From Prohibition to Gas Station Sales: How Pennsylvania Liquor Laws Have Changed

Pennsylvania has always made it challenging to buy alcohol. When Prohibition was reversed, Governor Gifford Pinchot created the Liquor Control Board with the intention of making it as expensive and inconvenient as possible to buy alcohol. In recent years, this approach has drastically changed.

In August of 2016, Pennsylvania passed their first liquor reform bill titled Act 39. Effectively, Act 39 allows over 11,000 bars, hotels, restaurants, and supermarkets to obtain an R license. This license allows said places to sell bottles of wine and do so at more reasonable prices. As well, gas stations and convenience stores may sell beer, if you haven’t already noticed in your local Rutter’s or Sheetz. With alcohol becoming more easily accessible, beer distributors are feeling competed against.

In November of 2016, Act 166 was passed, allowing distributors to sell quantities other than 24 or 30 packs. Included in the Act, bars can now start selling alcohol at 9 a.m. on Sundays, the community may participate in beer-of-the-month-clubs, and it permits sports venues to sell mixed drinks.

In 2017, the Liquor Control Committee added two more sale reforms. The first reform, House Bill 438, allows any business that holds a restaurant or hotel license, that sells up to four bottles of wine, to do the same with hard liquor. The license to do so would cost each qualifying business $2,000. Up until that point, liquor had been exclusive to state-owned stores. The second reform, House Bill 991, creates a new state-given retail license to permit other retailers to sell wine or liquor. The point of this bill is to increase the number of places that sell alcohol throughout the state. One license will be given for every 6,000 residents, averaging around 2,400 new liquor stores in Pennsylvania.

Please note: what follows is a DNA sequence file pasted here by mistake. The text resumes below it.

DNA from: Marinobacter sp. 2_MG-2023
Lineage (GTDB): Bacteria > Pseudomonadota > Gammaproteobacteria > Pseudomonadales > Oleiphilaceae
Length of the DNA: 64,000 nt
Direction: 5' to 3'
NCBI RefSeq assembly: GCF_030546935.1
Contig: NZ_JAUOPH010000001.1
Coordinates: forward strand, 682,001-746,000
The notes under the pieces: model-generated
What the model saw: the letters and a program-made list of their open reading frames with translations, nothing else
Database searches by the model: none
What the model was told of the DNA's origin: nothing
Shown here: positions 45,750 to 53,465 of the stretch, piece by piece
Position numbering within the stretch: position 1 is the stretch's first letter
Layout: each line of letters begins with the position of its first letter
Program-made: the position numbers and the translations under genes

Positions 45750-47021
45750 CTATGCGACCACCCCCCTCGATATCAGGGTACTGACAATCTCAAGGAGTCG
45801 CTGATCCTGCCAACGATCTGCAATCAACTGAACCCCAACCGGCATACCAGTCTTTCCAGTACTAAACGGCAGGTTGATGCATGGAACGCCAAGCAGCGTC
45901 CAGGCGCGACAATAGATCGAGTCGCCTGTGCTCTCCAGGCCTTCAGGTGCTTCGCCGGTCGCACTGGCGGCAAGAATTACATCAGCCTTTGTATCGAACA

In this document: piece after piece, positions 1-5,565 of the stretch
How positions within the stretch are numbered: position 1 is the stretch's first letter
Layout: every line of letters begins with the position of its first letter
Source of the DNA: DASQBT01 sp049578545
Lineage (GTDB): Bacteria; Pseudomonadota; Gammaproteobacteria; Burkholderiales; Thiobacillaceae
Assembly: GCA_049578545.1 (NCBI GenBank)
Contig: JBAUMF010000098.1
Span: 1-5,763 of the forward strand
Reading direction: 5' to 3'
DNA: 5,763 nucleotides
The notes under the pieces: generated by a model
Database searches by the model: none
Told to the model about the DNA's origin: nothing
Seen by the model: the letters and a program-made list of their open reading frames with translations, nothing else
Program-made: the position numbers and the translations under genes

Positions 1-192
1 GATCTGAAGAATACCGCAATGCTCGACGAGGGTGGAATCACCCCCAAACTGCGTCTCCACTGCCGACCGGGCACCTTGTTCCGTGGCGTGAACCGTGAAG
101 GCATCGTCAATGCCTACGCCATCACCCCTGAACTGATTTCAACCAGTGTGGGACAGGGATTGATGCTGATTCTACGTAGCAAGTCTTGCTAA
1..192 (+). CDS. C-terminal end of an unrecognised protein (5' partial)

These bills slid by with a 14-12 vote. Every Democrat voted “no”, along with two Republicans, arguing that the license fees are too low and that the bills are giving away a valuable state asset. According to Representative Scott Petri’s (R) calculations, the license should cost nearly $80,000 to ensure that taxpayers get a proper return.

Democrats are worried that it may be too soon to pass more laws liberalizing alcohol since they have yet to see the effects of the 2016 reforms. On the other hand, most Republicans believe that all alcohol should have equal treatment on the market as Pennsylvania has fewer stores selling alcohol than other states.

This post was co-written by Christian Harris, senior policy analyst, and Miranda Reisinger, a Policy Council’s intern. This piece may be freely re-printed with proper attribution to its authors and their affiliation to the York County Policy Council.